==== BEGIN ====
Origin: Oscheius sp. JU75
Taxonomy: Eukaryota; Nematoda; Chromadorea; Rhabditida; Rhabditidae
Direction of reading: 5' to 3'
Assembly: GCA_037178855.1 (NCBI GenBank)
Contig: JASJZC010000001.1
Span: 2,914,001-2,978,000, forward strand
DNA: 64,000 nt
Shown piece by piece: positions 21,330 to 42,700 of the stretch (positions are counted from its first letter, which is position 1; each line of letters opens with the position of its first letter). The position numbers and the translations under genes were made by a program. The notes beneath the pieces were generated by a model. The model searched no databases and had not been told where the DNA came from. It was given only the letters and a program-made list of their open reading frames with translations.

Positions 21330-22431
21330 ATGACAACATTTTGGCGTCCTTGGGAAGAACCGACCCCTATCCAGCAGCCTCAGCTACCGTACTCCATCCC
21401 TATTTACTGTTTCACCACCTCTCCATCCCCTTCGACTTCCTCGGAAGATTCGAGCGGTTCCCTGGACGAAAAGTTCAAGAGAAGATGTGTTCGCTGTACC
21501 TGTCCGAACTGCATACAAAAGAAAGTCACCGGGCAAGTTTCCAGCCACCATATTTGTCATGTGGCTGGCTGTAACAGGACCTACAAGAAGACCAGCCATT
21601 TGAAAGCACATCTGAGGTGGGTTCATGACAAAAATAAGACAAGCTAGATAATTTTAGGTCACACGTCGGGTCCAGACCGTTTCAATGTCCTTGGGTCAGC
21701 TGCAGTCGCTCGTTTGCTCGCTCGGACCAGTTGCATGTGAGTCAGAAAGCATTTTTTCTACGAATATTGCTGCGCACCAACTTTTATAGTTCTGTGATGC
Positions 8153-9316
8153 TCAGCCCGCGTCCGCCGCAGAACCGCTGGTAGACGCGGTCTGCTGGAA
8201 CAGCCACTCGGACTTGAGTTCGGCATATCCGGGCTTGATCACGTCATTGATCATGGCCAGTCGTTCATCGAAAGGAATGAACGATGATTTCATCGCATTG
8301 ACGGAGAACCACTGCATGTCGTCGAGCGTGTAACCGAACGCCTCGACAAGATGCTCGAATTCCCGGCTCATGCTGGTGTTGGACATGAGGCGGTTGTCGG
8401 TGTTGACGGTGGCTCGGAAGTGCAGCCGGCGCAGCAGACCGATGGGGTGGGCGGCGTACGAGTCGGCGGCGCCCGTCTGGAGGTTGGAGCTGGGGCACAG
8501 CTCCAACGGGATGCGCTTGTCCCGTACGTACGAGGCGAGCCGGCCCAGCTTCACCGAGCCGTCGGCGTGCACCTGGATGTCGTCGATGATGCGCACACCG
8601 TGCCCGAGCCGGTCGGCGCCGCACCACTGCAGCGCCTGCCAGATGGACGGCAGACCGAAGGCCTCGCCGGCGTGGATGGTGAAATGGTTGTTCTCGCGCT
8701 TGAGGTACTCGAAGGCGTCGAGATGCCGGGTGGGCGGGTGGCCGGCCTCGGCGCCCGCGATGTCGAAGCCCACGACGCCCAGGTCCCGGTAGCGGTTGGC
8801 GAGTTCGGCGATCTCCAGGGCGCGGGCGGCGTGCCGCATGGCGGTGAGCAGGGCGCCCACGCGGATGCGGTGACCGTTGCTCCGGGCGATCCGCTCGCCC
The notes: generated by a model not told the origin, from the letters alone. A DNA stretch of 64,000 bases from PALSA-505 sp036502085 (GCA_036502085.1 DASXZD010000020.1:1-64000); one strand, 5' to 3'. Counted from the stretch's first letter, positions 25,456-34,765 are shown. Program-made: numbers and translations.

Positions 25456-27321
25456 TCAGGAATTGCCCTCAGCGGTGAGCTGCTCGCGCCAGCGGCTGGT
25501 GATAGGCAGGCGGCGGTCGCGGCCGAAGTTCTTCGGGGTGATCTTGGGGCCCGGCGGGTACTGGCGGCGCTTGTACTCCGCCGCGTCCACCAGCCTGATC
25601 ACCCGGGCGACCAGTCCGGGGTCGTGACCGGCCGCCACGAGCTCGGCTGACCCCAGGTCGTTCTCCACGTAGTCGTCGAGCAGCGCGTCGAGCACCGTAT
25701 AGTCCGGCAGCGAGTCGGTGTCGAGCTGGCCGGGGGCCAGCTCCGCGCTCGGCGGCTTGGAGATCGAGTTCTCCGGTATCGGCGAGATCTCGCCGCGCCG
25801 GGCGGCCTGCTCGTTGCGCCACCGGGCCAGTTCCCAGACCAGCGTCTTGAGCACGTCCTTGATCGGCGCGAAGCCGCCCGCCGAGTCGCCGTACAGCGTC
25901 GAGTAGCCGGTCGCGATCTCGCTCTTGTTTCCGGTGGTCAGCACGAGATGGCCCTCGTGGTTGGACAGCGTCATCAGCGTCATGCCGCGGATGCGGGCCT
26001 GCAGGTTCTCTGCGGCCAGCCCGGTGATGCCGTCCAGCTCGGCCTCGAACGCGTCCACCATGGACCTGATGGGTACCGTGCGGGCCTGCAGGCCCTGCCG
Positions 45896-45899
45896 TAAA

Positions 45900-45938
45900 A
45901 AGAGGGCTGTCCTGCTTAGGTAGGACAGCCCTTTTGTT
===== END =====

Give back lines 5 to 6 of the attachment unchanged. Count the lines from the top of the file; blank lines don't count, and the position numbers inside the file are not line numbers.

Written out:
Contig: JASJZC010000001.1
Span: 2,914,001-2,978,000, forward strand